- The Westshore
- Your thoughts on the E&N train corridor
Your thoughts on the E&N train corridor
What Westshore readers had to say
Thanks for opportunity to comment. I have followed this subject with interest for quite a while. I have concluded that the most efficient use of the corridor for transportation in my opinion would be to utilize regular buses that are outfitted to be able to jump on and off the tracks.
This would allow several advantages, especially that the bus could take commuters from the Westshore to downtown without having to change modes unlike a train. The flexibility of such a system also allows gradual expansion over time as needed, at minimal cost.
— Bryon Penner, Langford B.C.
I am saddened by the lack of will to do anything to resurrect the railway corridor. I envisioned light rail from Langford to Victoria, with a more traditional rail connecting to Duncan, or a later extension of light rail to Duncan. But governments then and now simply are not interested.
Instead they limited two lanes on Douglas Street to bus only. I thought it was a massive mistake that has had only minimal effect on bus verses car transportation. I don’t use the bus and will not so long as buses are running on the same roads as cars.
There was all sorts of negative discussion about the expense of the sky train and a perceived lack of potential use in Vancouver, then of the extensions to the airport and Surrey. But skytrain is frequent, fast and efficient, it does so without competing with vehicles. Yes, it would be expensive to build, but I am saddened that building a similar system for Greater Victoria and the Peninsula is beyond the vision of those with the power to decide.
I am hopeful that rational and logical minds will avoid playing politics and instead preserve the corridor for the future. The South Island section specifically offers a unique opportunity to provide a long-term solution to our commuter traffic woes. To have an already existing corridor like this is something most cities would clamour for and revel in. Yet we are on the precipice of squandering it due to political inaction and siloed thinking.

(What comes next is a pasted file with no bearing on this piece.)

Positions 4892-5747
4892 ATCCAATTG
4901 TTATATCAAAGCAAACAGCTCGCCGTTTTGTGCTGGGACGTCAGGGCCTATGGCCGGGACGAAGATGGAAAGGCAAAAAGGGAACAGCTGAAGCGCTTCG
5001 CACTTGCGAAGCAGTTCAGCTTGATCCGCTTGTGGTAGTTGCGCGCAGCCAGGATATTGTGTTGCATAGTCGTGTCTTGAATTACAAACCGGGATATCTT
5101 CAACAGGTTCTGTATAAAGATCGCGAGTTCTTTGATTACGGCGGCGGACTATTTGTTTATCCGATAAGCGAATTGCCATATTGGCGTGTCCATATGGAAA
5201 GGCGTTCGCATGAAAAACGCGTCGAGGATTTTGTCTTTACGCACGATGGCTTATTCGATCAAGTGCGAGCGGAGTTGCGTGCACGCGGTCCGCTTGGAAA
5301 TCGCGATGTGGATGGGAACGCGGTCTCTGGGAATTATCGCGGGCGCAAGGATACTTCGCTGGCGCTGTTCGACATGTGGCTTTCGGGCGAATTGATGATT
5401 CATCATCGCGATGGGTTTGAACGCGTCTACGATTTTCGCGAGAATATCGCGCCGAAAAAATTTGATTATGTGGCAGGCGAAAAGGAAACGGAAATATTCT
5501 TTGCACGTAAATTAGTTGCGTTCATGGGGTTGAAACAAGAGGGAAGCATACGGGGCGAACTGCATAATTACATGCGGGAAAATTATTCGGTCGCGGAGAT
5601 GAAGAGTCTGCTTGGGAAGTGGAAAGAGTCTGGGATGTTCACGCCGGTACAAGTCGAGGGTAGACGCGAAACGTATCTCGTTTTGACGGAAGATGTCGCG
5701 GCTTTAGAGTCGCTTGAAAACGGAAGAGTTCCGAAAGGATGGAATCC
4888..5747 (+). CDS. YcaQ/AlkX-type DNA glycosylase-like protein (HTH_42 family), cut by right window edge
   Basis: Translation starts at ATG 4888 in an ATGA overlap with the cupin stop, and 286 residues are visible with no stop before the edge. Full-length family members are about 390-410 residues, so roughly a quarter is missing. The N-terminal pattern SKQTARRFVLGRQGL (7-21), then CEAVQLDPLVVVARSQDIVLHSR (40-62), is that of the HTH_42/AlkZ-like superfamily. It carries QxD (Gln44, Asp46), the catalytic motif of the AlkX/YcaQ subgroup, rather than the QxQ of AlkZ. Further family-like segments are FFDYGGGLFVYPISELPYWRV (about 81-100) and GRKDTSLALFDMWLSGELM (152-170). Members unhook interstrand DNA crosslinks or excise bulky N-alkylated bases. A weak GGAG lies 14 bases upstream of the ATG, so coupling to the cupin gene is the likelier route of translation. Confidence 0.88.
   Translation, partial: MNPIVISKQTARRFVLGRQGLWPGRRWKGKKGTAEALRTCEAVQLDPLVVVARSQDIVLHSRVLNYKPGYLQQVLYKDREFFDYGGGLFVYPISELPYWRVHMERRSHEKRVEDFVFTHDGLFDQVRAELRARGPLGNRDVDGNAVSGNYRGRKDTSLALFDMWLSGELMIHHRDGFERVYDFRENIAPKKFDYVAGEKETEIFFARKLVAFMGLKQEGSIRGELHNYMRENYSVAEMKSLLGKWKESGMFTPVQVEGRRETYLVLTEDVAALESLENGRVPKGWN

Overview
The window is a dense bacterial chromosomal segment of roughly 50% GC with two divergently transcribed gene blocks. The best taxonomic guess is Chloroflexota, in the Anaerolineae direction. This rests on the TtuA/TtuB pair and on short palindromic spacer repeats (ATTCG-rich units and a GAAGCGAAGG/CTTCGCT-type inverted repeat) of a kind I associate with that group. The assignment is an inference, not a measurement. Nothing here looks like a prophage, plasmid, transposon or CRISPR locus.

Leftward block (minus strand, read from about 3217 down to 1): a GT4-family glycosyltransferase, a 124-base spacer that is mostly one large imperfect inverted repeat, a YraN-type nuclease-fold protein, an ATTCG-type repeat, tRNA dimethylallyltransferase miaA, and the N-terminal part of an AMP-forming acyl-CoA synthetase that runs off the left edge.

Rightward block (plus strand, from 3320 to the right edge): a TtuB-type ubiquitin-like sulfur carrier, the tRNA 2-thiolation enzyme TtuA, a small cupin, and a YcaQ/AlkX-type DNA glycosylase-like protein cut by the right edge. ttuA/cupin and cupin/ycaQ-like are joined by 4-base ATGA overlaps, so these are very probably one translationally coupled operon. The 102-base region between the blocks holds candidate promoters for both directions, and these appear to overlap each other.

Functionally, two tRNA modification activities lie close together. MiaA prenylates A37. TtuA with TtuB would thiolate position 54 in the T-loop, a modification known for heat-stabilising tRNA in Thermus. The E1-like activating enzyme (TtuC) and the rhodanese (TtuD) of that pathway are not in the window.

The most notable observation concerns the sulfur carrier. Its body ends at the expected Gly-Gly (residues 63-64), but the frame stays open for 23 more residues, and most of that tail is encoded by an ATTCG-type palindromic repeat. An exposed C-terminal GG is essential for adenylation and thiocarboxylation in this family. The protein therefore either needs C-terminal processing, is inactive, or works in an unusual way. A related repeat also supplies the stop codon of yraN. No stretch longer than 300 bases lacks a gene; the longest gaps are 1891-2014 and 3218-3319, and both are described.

We need innovative thinking in this region from a new regional transportation commission. I've been intrigued at a bus-rail hybrid for years after recalling a journey to a remote forestry site, where an F-250 left the road, lowered rail wheels, and carried on down the tracks for over 100km. Imagine a bus that joins the tracks from a central station in Langford, picks up/drops passengers in View Royal and Esquimalt, then exits in Vic West to drive over the bridge and complete a circuitous route through downtown Victoria!
The time has come for provincial and federal politicians to stop dithering and step up for our region. We have one chance to save this lifeline and get people moving, but it will take a willingness to get off the proverbial fence and make a tough decision. Let's get people moving the right way: using a rail corridor that likely once gone can never be revived.
Ian Ward, Colwood
We want the railroad upgraded and useable for both passengers and cargo. Getting huge 18-wheelers and other big trucks off our few highways would be a big benefit. It would be far more cost effective than trying to build another highway through mountainous terrain.
As seniors, we two would love to see the island north of Parksville as we've never been there. The train would give us a safe way of enjoying the scenery safely as a drive that far is beyond our skills now. We could also get to stay over for a couple of days to get to know some of the communities to our north thus contributing to their economies.